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n2doc

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Home country: USA
Current location: Georgia
Member since: Tue Feb 10, 2004, 12:08 PM
Number of posts: 34,048

About Me

Environmental Scientist

Journal Archives

Friday TOON Roundup 3: The Rest

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Friday TOON Roundup 2: Living in Adam Lanza's Room








Friday TOON Roundup 1: What's Your Excuse?

























Mark Fiore Flashtoon- "Love Hurts"

(click on link to get to toon)

http://www.sfgate.com/columnists/fiore/#item-15935

It's Traditional!

A "Sand Painting" For the Tech Age







Titled Tapete (Carpet) the work is a large carpet made from thousands of perfectly placed computer components: fans, cables, keyboard keys, motherboards, mice, and other parts.

http://www.thisiscolossal.com/2013/03/an-ornate-rug-made-entirely-of-computer-parts/

Photographer David Orias Makes the Pacific Ocean Look like Rainbows and Gold







more
http://www.thisiscolossal.com/2013/03/california-waves-photographed-by-david-orias/

Mark Fiore- Deficit Hawkman Returns



Just don't look into his blue, blue eyes!

LOL! This bible thing is just a misunderstanding!



(if image is gone, here is the link: http://memepix.com/nn8Oc )

The Sumatran Rhino may not be extinct, after all

A conservation group recently found tracks of a species of rhino - Sumatran rhino - that was thought to be extinct.

The tracks were discovered in February when the WWF team was monitoring orangutans in Kutai Barat (Kubar), East Kalimantan, which is in the heart of Borneo.

A follow-up survey conducted in the region found bite marks on the plants as well as scratches near the puddles that add to the evidence that the rhino may not be extinct. Researchers have said that the tracks are most likely of the Sumatran rhino (Dicerorhinus sumatrensis). These rhinos are believed to be extinct since the 1990s.


"This discovery is very important for the world, especially for the conservation of Indonesia, because it is a new record ( new record ) Sumatran rhino presence in East Kalimantan, especially in the area Kubar," said Bambang Novianto, Conservation Director of Biodiversity (CBD), the Ministry of Forestry, in a statement released by WWF.

The Sumatran rhinos are the smallest of the rhinos found in Asia and the only ones to have two horns. They are more closely related to the woolly mammoth than the other rhino species. Poaching and human intervention has resulted in these rhinos becoming critically endangered, according to WWF.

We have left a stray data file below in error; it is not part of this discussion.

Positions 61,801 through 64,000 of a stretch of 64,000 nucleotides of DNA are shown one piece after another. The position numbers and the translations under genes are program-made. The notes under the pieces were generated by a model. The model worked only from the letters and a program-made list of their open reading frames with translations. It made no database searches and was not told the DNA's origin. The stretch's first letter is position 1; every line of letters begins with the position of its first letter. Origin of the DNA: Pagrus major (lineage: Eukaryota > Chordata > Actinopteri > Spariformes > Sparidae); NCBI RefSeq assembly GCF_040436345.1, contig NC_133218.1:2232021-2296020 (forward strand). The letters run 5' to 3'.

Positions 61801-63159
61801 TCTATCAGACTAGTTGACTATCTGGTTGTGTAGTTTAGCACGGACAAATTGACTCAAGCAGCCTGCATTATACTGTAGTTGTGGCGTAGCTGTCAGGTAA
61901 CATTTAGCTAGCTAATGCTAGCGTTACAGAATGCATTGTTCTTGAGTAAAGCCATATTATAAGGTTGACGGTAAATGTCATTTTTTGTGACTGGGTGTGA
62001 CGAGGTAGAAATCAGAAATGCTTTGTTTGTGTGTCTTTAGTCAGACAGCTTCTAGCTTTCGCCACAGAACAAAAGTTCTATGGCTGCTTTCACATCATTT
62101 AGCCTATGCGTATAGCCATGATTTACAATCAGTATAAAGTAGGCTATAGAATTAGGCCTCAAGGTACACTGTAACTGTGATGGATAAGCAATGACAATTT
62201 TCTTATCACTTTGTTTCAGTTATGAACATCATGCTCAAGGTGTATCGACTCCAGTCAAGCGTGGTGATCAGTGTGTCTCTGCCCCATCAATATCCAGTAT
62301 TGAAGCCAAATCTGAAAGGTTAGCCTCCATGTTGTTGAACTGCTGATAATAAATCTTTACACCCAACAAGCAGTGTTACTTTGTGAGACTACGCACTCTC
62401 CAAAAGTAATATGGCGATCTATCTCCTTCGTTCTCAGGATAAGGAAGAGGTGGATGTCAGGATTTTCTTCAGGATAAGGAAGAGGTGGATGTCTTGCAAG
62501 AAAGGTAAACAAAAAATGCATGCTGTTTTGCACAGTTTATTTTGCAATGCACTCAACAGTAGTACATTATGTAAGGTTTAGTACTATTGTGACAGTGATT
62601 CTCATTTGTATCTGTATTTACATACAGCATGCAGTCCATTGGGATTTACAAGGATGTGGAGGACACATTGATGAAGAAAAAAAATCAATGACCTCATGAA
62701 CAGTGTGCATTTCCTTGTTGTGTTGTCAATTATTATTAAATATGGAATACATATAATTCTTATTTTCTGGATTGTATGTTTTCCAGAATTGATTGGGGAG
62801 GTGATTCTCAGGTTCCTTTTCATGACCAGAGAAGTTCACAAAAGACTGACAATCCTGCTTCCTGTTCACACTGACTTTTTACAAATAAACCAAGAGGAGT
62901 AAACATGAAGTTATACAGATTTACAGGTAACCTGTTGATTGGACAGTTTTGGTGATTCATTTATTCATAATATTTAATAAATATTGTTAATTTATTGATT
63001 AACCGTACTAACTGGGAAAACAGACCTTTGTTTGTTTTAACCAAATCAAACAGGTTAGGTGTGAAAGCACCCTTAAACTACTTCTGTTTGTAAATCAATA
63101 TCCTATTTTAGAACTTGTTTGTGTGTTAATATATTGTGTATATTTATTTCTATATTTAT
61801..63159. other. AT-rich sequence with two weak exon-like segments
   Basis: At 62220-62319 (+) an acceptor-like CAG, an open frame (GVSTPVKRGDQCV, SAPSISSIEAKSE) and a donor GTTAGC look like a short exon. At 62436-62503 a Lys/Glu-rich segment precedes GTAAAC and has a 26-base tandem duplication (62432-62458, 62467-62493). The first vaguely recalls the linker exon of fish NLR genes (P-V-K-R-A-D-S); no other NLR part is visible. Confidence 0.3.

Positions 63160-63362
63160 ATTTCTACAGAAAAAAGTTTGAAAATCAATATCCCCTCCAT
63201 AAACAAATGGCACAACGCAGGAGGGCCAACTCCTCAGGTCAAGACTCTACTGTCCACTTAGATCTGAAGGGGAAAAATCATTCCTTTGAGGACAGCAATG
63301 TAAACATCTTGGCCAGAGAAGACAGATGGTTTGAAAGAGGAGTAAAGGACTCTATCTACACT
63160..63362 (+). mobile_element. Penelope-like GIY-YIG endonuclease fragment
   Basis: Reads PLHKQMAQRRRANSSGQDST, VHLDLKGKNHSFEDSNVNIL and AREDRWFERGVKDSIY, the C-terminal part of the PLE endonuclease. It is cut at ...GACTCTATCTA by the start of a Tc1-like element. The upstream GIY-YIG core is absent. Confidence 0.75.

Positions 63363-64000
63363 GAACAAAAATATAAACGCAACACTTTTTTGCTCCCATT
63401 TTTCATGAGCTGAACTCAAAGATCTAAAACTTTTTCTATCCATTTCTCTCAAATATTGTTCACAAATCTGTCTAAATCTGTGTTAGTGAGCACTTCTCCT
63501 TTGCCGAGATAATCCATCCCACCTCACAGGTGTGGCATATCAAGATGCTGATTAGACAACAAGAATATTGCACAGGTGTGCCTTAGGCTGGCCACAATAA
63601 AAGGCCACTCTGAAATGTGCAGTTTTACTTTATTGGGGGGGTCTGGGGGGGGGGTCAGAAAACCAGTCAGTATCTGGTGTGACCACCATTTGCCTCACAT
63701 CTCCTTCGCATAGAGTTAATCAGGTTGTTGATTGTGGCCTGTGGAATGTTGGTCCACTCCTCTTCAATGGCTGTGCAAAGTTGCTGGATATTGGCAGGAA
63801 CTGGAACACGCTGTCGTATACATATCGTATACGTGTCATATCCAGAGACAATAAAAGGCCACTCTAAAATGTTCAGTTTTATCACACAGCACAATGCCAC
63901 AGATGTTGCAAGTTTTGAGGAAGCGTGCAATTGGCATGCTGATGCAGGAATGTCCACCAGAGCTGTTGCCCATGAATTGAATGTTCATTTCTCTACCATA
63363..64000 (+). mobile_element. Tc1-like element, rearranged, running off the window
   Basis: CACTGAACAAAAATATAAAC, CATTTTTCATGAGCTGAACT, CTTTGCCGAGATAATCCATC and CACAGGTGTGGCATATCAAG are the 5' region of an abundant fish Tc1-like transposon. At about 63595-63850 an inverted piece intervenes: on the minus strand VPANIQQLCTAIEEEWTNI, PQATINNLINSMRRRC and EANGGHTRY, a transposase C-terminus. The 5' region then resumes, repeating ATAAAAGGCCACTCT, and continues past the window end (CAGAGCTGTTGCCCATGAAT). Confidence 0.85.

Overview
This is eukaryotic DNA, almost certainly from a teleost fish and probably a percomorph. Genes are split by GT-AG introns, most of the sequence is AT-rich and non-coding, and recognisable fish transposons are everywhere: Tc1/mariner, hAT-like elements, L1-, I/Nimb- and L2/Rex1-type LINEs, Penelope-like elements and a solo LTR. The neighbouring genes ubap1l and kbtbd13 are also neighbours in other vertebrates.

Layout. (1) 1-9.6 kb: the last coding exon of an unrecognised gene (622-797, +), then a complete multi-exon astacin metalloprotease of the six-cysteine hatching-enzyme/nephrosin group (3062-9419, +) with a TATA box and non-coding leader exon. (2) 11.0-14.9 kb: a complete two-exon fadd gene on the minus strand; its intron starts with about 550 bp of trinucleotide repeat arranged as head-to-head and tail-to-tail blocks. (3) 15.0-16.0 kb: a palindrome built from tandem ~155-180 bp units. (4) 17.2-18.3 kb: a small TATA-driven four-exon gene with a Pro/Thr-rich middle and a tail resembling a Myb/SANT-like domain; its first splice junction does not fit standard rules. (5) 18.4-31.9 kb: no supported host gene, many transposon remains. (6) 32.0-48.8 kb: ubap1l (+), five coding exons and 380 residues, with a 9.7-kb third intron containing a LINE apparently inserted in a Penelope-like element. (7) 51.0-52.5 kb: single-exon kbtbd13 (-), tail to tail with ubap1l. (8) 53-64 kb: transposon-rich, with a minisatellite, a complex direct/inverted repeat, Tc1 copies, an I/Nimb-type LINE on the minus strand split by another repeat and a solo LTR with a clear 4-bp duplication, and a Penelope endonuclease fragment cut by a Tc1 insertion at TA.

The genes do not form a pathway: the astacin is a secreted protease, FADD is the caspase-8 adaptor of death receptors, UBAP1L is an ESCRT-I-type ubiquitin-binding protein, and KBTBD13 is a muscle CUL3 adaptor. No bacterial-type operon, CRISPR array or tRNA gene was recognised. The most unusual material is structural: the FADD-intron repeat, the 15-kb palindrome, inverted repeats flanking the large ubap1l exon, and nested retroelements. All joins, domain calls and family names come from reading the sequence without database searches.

http://www.natureworldnews.com/articles/1065/20130328/extinct-sumatran-rhino-tracks-discovered.htm

Saturn Rings have been Around for about 4 Billion Years

By Affirunisa Kankudti | Mar 28, 2013 04:48 AM EDT

(Photo : NASA/JPL/Space Science Institute ) Saturn is present on the left this image but is too dark to see. Rhea (1,528 kilometers, or 949 miles across) is closest to Cassini here and appears largest at the center of the image. Enceladus (504 kilometers, or 313 miles across) is to the right of Rhea. Dione (1,123 kilometers, or 698 miles across) is to the left of Rhea, partly obscured by Saturn.

This view looks toward the northern, sunlit side of the rings from just above the ringplane.



The rings around Saturn are bodies that have been around for more than 4 billion years, from a time when the solar system was in its infancy, according to NASA. The recent coloring on the rings' surface is due to recent "pollution" from a rain of meteoroids from beyond the solar system.

The data, obtained by the Cassini's visual and infrared mapping spectrometer (VIMS), has now shown how rings made of water and ice are spread across the Saturnian system. The analysis of spectrometer revealed that the color on the rings is limited to the surface.

Researchers hypothesize that the water ice levels around Saturn is too great to be deposited by passing comets. Instead, they suggest that the rings might have formed when the solar system bodies were being formed out of the protoplanetary nebula. Since Saturn resides beyond the Sun's 'snow line', the temperature is cold enough to preserve the ice.

Gianrico Filacchione, a Cassini participating scientist at Italy's National Institute for Astrophysics, Rome, has published a paper on the subject in the Astrophysical Journal.

http://www.natureworldnews.com/articles/1062/20130328/saturn-rings-around-4-billion-years-nasa.htm
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